The Iranian regime also thinks that if they can get nuclear weapons no one will dare to attack Iran or try to change the regime. They look at North Korea. The US and the West don’t like the policy of North Korea (just as they don’t like Iranian foreign policy) but they don’t dare to strike against them.
But the power play is making the west more hostile...
The regime knows, as we know, that the US and Israel have a devastating capacity to destroy not just Iran’s military capability but also its infrastructure and economy. If the regime survived such an attack it would be ruling a country with a destroyed and ruined economy. Faced with any real possibility of that, the regime has to give up its regional ambitions and obey the terms dictated by Western or even regional powers. At the same time the Iranian regime knows that the US has to take their response into account when making a decision to strike Iran. The regime is not immune to the sanctions; it is very dangerous economically and politically for them. If the Iranian regime calculates it is going to fall, it will retreat, but not before that. Now it says it is ready for talks.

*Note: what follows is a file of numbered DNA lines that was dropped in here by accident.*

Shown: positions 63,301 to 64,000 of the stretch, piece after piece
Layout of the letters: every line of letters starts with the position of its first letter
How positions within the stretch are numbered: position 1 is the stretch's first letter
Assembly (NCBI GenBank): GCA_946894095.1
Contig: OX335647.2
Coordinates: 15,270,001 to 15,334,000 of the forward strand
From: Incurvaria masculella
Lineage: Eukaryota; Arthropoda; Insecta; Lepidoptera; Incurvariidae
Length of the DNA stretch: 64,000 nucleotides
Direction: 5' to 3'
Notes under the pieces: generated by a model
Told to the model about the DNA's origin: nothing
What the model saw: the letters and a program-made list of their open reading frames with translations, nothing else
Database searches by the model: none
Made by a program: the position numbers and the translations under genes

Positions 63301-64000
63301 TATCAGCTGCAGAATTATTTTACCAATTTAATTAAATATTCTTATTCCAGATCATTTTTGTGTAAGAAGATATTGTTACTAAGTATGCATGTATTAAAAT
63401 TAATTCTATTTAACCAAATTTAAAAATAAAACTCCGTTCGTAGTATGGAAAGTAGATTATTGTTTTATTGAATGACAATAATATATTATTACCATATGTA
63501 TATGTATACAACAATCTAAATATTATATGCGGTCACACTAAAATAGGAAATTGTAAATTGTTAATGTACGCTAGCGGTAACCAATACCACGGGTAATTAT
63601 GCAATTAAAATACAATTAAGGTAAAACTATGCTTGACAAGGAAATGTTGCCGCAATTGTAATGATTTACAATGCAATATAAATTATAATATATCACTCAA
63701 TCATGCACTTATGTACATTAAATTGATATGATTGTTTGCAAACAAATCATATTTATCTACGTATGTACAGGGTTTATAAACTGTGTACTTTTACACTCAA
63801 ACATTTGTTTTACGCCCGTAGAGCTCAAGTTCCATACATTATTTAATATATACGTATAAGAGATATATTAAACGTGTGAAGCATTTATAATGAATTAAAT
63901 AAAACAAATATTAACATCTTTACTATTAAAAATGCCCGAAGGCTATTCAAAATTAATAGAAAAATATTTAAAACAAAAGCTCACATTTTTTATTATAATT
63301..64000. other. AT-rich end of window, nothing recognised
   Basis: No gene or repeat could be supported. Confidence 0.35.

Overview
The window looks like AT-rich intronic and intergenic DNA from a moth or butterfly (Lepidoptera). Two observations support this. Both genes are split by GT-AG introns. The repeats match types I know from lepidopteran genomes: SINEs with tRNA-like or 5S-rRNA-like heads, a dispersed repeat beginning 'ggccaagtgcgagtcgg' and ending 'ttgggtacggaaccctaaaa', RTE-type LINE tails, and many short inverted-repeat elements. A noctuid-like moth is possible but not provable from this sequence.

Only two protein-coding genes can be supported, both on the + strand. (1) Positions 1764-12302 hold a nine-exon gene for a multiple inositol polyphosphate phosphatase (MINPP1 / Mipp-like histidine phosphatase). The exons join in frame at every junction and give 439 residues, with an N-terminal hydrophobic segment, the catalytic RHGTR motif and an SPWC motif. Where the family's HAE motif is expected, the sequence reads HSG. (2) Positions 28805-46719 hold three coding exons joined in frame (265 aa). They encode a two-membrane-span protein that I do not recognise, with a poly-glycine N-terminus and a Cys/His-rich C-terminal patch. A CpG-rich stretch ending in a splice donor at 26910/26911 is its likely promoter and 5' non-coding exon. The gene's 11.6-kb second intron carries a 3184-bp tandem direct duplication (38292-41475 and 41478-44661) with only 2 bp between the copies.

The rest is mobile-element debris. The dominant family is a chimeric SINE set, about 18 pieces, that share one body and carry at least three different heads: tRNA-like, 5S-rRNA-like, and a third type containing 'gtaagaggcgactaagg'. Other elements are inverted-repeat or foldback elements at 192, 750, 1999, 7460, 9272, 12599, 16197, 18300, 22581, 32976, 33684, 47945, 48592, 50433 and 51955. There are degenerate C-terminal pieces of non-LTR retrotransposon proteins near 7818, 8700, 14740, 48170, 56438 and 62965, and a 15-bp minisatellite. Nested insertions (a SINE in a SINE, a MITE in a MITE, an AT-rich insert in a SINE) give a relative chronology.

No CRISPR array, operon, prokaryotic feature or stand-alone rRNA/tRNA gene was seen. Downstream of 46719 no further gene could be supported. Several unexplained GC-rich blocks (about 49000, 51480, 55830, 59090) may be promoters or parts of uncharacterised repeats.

What should we do about solidarity and opposition to sanctions and war?
We should do our best to organise a big campaign against sanctions and the threat of military action against Iran. But at the same time we should not forget that the Iranian regime does not represent the people.
We should support the Iranian working-class struggle and progressive movements in Iran, and we should highlight this in our campaign against sanctions and military treats. Trade union organisations in the UK should say they want to investigate what is happening to worker activists in Iran and call for freedom for political prisoners. That will encourage the activists in Iran.
But this cuts across the dominant ideology of the left and some trade union organisations.